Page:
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Does Jesus Really Love Me?

A Gay Christian’s Pilgrimage in Search of God in America

By Jeff Chu

“Yeeeah, Sydney!” the songwriter and comedian Tim Minchin shouts into a microphone. “Are you up for a . . . sing?”

The crowd laughs a little nervously when Minchin, an outspoken atheist, begins to sing, “I love Jesus, I love Jesus.” They bought tickets to a comedy show, not a religious revival. Minchin prompts the audience to join him. “Who do you love?” he asks. “Sing it!” Soon the whole crowd is singing “I love Jesus, I love Jesus,” along with Minchin, in a video that has been viewed half a million times on YouTube.

Then Minchin changes the lyrics: “I love Jesus, I hate faggots,” he sings. “I love Jesus, I hate faggots.” The crowd stops singing along. Minchin looks up from his guitar, pretending not to understand what the problem could be.

“What happened? I just lost you there,” Minchin says. He makes a halfhearted attempt to get the singalong going again before giving up. “Ah, well,” he shrugs. “Maybe these are ideas best shared in churches.”

Those ideas — loving Jesus means hating gay people — are proclaimed in Christian churches and on Christian television and radio broadcasts. The combined efforts of the Family Research Council, the National Organization for Marriage, “The 700 Club,” the United States Conference of Catholic Bishops, the Westboro Baptist Church, and countless conservative Christian activists, preachers and politicians have succeeded in making antigay bigotry seem synonymous with Christianity.

This can cause a lot of heartache — with sometimes devastating consequences — for gay, lesbian, bisexual and transgender children born into fundamentalist or evangelical Christian families. Such was the case for Jeff Chu, the author of “Does Jesus Really Love Me? A Gay Christian’s Pilgrimage in Search of God in America.” Chu is an accomplished journalist who recently married his male partner. But Chu’s mother, a devout Baptist, didn’t attend her son’s wedding. She still cries herself to sleep every night, Chu writes, tormented by the certainty that her gay son is “lost.”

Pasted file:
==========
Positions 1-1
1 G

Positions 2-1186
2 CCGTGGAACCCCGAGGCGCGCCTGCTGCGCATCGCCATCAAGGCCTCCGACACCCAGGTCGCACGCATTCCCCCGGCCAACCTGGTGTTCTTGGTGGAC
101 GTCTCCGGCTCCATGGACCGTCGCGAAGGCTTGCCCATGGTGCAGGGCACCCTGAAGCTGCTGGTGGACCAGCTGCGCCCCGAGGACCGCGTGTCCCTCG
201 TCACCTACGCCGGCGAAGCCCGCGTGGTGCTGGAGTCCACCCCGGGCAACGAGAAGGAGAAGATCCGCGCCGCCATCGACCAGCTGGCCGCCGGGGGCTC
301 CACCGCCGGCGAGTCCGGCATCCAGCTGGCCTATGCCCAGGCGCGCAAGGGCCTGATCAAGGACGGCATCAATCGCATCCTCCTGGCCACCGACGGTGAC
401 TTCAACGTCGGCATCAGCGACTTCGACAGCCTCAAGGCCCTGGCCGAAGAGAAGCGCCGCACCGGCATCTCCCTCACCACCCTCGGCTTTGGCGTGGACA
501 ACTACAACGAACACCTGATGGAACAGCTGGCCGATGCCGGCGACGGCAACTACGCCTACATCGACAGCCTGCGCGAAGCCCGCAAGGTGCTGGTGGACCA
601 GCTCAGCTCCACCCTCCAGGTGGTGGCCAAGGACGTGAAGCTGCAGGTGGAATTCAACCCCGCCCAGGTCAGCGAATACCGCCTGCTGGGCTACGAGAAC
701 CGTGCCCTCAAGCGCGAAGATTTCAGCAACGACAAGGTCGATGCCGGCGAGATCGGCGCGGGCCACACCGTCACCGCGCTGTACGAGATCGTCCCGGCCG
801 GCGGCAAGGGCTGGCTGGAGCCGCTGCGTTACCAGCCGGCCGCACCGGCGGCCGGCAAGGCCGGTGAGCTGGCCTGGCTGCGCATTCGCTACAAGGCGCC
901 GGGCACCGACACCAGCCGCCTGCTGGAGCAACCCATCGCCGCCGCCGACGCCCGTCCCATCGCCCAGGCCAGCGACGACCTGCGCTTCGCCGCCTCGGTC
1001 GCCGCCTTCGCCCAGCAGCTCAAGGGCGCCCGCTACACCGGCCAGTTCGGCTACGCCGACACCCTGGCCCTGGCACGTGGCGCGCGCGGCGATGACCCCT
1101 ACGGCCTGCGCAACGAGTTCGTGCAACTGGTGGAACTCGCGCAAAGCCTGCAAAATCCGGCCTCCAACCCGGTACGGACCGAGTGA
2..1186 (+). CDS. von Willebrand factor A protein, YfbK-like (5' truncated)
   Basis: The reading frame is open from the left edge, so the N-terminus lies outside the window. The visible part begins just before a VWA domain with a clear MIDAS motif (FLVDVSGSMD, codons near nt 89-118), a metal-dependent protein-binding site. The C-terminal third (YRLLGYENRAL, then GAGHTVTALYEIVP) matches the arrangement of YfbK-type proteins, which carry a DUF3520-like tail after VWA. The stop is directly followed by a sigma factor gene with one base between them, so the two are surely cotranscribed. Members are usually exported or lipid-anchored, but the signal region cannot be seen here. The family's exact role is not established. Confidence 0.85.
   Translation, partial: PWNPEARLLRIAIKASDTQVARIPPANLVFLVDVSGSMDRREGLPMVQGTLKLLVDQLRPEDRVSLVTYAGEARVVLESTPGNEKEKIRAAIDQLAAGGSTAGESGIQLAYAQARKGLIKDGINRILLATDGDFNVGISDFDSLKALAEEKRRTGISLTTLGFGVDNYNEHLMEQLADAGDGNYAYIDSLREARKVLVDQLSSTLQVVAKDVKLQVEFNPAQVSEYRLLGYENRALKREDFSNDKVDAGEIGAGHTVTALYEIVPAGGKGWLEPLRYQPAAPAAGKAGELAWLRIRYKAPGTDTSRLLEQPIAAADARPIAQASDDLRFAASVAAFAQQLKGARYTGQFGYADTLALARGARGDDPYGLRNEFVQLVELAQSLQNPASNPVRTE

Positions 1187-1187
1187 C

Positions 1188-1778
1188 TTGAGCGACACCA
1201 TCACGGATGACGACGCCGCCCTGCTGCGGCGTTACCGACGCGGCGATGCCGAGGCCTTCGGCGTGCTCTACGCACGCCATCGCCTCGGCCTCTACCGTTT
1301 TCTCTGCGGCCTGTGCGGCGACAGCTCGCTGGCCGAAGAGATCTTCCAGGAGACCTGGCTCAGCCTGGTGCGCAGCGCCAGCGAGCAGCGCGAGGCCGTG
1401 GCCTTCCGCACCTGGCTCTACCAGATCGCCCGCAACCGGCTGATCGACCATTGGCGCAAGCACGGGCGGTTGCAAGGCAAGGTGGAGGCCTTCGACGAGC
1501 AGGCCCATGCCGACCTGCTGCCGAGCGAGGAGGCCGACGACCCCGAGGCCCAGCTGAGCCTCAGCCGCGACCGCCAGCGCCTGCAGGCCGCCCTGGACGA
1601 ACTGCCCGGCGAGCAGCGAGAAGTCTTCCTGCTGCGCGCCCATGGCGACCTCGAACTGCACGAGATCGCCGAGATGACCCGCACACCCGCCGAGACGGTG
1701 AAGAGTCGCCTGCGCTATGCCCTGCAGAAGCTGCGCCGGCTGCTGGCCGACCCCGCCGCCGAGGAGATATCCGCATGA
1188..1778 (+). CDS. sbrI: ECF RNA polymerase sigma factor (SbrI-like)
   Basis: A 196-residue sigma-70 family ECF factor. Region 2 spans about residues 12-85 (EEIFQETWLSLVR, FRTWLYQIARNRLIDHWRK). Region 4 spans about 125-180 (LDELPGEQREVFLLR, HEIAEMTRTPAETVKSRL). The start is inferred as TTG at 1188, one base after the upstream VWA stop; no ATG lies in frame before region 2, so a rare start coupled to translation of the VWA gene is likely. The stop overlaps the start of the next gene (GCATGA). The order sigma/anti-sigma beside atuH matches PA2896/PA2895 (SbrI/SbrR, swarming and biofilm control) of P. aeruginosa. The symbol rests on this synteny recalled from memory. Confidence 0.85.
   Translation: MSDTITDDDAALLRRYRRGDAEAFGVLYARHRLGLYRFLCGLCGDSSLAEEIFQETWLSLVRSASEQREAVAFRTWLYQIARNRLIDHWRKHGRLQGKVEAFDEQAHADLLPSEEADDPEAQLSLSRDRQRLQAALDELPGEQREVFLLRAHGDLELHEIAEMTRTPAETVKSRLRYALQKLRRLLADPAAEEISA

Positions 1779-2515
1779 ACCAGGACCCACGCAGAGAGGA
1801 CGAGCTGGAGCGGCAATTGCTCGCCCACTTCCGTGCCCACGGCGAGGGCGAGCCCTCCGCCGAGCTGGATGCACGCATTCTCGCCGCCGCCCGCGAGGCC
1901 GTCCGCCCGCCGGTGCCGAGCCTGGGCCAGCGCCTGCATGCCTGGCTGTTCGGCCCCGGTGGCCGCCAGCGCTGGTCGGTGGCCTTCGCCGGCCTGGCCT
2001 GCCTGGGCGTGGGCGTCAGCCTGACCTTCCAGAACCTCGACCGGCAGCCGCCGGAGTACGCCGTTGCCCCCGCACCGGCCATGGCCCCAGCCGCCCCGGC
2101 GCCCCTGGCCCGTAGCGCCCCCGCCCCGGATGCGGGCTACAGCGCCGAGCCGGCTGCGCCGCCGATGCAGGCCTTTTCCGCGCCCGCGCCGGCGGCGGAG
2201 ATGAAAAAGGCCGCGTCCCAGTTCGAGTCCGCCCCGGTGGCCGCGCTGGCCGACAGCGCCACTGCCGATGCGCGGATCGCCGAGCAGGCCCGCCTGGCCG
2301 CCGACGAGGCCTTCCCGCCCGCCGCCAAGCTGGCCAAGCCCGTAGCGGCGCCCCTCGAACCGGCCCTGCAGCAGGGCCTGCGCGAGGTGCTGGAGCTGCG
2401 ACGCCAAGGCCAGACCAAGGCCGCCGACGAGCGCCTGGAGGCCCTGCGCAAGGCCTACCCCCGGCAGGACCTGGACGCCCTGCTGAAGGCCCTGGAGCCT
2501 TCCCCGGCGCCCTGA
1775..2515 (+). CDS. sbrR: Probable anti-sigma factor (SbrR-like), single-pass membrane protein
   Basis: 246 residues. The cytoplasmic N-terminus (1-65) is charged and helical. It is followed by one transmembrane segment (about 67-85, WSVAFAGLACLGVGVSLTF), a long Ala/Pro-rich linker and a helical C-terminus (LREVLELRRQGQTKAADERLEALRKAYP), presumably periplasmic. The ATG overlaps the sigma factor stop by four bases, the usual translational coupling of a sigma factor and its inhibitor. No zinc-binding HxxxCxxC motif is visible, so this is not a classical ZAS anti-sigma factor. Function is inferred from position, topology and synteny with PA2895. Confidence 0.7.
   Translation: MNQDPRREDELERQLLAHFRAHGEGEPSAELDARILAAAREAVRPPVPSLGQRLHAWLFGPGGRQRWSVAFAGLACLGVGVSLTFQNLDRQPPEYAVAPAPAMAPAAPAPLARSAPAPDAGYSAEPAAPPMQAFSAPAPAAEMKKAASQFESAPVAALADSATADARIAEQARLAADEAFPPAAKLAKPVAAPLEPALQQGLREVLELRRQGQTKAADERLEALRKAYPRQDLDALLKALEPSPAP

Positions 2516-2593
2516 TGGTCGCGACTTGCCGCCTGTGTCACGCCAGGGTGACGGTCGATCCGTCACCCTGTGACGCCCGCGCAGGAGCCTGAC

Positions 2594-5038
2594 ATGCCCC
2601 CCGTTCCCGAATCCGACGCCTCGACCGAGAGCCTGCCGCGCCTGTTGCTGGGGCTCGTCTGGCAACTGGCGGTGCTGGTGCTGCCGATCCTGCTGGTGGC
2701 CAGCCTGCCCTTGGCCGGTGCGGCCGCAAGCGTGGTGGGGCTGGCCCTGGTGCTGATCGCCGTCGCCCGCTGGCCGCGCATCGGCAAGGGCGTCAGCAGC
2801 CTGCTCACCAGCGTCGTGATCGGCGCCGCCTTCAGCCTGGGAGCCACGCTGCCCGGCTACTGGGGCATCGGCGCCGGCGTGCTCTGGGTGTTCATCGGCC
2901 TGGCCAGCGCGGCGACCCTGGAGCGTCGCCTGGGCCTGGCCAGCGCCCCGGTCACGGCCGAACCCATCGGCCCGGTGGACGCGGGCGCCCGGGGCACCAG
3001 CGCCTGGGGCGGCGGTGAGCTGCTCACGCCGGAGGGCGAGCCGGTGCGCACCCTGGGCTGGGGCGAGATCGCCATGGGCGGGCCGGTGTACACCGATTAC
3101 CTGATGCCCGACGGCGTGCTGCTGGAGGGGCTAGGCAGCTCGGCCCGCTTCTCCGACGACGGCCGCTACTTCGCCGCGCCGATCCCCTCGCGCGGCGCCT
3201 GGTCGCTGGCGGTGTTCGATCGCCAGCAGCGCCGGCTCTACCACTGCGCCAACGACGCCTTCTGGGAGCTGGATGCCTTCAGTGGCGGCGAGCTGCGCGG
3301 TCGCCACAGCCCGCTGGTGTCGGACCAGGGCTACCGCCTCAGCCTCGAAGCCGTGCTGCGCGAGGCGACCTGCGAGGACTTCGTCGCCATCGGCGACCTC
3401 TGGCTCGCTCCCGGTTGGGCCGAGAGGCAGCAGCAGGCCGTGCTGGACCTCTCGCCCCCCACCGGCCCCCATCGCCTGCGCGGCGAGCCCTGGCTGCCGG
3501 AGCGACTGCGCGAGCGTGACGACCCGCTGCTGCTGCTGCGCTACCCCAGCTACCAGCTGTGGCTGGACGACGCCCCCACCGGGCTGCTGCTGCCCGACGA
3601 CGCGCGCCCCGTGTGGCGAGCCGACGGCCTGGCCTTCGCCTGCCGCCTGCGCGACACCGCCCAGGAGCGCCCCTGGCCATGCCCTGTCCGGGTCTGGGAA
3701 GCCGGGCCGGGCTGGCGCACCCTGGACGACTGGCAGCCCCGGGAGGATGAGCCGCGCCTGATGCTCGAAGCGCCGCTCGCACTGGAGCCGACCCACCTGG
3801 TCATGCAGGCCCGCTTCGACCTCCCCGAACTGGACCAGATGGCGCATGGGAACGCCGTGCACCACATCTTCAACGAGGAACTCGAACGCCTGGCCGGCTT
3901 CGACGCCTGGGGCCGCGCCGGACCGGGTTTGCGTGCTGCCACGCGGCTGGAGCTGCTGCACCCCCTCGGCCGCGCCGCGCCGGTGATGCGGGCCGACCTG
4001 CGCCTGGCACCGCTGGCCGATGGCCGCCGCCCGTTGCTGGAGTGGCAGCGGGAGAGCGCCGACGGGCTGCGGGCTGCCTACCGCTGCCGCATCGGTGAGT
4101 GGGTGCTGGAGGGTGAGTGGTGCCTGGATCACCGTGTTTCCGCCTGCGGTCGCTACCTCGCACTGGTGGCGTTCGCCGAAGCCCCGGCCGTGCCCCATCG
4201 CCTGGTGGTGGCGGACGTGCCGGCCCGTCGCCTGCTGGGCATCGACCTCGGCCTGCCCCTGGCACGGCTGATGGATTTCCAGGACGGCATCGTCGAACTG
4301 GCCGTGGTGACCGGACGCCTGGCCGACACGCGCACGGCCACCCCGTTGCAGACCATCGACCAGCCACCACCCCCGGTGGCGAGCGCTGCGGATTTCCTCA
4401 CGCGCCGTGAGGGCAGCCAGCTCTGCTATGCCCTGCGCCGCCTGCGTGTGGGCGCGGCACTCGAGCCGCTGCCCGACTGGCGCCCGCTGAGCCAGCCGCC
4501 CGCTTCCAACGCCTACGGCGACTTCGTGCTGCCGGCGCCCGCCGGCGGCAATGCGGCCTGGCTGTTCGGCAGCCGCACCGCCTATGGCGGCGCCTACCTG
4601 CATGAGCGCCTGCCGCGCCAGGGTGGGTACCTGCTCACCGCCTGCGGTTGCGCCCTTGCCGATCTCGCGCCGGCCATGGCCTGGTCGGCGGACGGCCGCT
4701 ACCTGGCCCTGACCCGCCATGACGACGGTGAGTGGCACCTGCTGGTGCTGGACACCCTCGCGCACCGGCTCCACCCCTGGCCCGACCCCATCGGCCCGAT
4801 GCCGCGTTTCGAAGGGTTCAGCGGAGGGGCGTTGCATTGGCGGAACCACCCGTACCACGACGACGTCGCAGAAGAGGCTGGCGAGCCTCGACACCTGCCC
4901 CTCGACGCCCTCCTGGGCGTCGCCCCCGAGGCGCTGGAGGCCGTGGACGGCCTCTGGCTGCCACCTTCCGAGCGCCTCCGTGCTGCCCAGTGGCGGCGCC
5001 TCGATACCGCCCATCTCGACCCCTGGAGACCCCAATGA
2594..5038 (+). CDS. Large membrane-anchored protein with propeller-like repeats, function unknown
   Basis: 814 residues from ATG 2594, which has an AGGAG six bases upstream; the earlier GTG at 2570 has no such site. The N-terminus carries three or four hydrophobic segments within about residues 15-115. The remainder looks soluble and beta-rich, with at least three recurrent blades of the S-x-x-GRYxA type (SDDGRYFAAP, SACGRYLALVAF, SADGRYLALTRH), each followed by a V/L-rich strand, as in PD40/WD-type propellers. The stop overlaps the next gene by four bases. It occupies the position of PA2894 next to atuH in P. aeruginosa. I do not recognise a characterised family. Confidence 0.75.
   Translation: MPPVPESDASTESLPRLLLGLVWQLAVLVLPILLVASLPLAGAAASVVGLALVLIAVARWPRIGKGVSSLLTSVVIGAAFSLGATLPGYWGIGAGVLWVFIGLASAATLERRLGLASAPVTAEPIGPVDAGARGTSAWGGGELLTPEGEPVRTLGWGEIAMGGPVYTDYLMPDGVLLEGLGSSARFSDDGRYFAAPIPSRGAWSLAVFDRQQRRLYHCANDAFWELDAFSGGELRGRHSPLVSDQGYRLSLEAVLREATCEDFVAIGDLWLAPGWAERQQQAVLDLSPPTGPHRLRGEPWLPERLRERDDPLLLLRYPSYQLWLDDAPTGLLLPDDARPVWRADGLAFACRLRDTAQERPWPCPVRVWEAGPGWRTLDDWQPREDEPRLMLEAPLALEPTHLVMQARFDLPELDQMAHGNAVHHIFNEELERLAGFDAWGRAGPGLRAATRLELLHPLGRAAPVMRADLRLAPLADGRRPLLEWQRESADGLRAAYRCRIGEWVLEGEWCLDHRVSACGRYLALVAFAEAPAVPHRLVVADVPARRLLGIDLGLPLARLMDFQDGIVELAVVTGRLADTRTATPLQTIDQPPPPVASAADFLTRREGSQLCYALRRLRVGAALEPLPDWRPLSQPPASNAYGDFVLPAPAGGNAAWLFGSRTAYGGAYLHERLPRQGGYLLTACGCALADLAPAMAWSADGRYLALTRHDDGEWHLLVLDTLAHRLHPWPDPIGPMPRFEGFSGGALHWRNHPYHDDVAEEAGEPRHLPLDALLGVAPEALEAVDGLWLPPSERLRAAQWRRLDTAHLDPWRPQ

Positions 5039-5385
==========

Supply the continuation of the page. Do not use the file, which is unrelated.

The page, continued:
As a child, Chu adored the song “Jesus Loves Me.” But does Jesus love him now that he’s an openly gay adult? Chu has his doubts: “There are still moments when I wonder whether my homosexuality is my ticket to hell.”

Chu spent a year traveling all over the country, but it wasn’t God he sought on his pilgrimage. He has never lost his faith. Instead he spent a year meeting with preachers, pastors and ministers who fall all over the map when it comes to the issue of homosexuality, despite the fact they cite the same Bible. Some churches Chu visits are actively hostile (the crowd at Westboro Baptist); some are passively hostile (gay and lesbian worshipers are welcome to attend — and to tithe — so long as they understand that they are not a part of God’s perfect creation); and some fully embrace gay people and approve of gay sex — but only in the context of a committed, monogamous relationship, of course.

In the most moving chapters, Chu profiles gays and lesbians who are struggling to reconcile their faiths with their sexualities, some more successfully than others. Particularly heartbreaking is Kevin Olson, a “homosexual but not gay” man living in Minnesota. Olson chose a life of celibacy and community musical theater. He’s never had a boyfriend. He’s never had sex with anyone. But Olson’s honesty about his sexuality makes his Christian friends uncomfortable, so he no longer attends Bible study, and he stopped performing in musicals because of questions — “voiced and unvoiced” — about his sexual orientation.

“Sometimes, I do feel cheated because I haven’t been able to experience certain things in life, but then I remember that it’s not about me,” Olson tells Chu. “As a believer in Christ, you accept that this isn’t all there is to life. There’s a life to come. That will be a happy time.”